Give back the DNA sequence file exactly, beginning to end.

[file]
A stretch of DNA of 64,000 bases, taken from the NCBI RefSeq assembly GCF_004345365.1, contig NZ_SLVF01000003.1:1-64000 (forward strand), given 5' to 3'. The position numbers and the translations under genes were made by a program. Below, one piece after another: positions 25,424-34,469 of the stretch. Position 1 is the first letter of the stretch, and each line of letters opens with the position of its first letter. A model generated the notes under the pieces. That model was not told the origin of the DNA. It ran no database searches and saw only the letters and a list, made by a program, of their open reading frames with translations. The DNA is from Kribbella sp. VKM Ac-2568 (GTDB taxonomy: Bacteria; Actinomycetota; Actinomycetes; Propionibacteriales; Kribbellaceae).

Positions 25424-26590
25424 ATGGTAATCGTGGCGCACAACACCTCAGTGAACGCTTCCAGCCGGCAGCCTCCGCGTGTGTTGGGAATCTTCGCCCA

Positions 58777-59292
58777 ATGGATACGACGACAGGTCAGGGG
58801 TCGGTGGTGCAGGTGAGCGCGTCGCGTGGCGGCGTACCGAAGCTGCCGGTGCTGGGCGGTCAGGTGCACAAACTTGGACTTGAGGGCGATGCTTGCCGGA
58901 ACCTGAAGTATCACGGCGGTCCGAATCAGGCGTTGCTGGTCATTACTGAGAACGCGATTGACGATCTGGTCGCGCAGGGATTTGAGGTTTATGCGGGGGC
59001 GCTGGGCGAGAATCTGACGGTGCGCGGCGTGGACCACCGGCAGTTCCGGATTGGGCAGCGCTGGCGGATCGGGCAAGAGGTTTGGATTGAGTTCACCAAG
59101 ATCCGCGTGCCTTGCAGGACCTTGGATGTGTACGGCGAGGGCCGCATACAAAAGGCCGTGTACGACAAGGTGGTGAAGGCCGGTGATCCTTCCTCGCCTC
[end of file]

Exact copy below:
A stretch of DNA of 64,000 bases, taken from the NCBI RefSeq assembly GCF_004345365.1, contig NZ_SLVF01000003.1:1-64000 (forward strand), given 5' to 3'. The position numbers and the translations under genes were made by a program. Below, one piece after another: positions 25,424-34,469 of the stretch. Position 1 is the first letter of the stretch, and each line of letters opens with the position of its first letter. A model generated the notes under the pieces. That model was not told the origin of the DNA. It ran no database searches and saw only the letters and a list, made by a program, of their open reading frames with translations. The DNA is from Kribbella sp. VKM Ac-2568 (GTDB taxonomy: Bacteria; Actinomycetota; Actinomycetes; Propionibacteriales; Kribbellaceae).

Positions 25424-26590
25424 ATGGTAATCGTGGCGCACAACACCTCAGTGAACGCTTCCAGCCGGCAGCCTCCGCGTGTGTTGGGAATCTTCGCCCA

Positions 58777-59292
58777 ATGGATACGACGACAGGTCAGGGG
58801 TCGGTGGTGCAGGTGAGCGCGTCGCGTGGCGGCGTACCGAAGCTGCCGGTGCTGGGCGGTCAGGTGCACAAACTTGGACTTGAGGGCGATGCTTGCCGGA
58901 ACCTGAAGTATCACGGCGGTCCGAATCAGGCGTTGCTGGTCATTACTGAGAACGCGATTGACGATCTGGTCGCGCAGGGATTTGAGGTTTATGCGGGGGC
59001 GCTGGGCGAGAATCTGACGGTGCGCGGCGTGGACCACCGGCAGTTCCGGATTGGGCAGCGCTGGCGGATCGGGCAAGAGGTTTGGATTGAGTTCACCAAG
59101 ATCCGCGTGCCTTGCAGGACCTTGGATGTGTACGGCGAGGGCCGCATACAAAAGGCCGTGTACGACAAGGTGGTGAAGGCCGGTGATCCTTCCTCGCCTC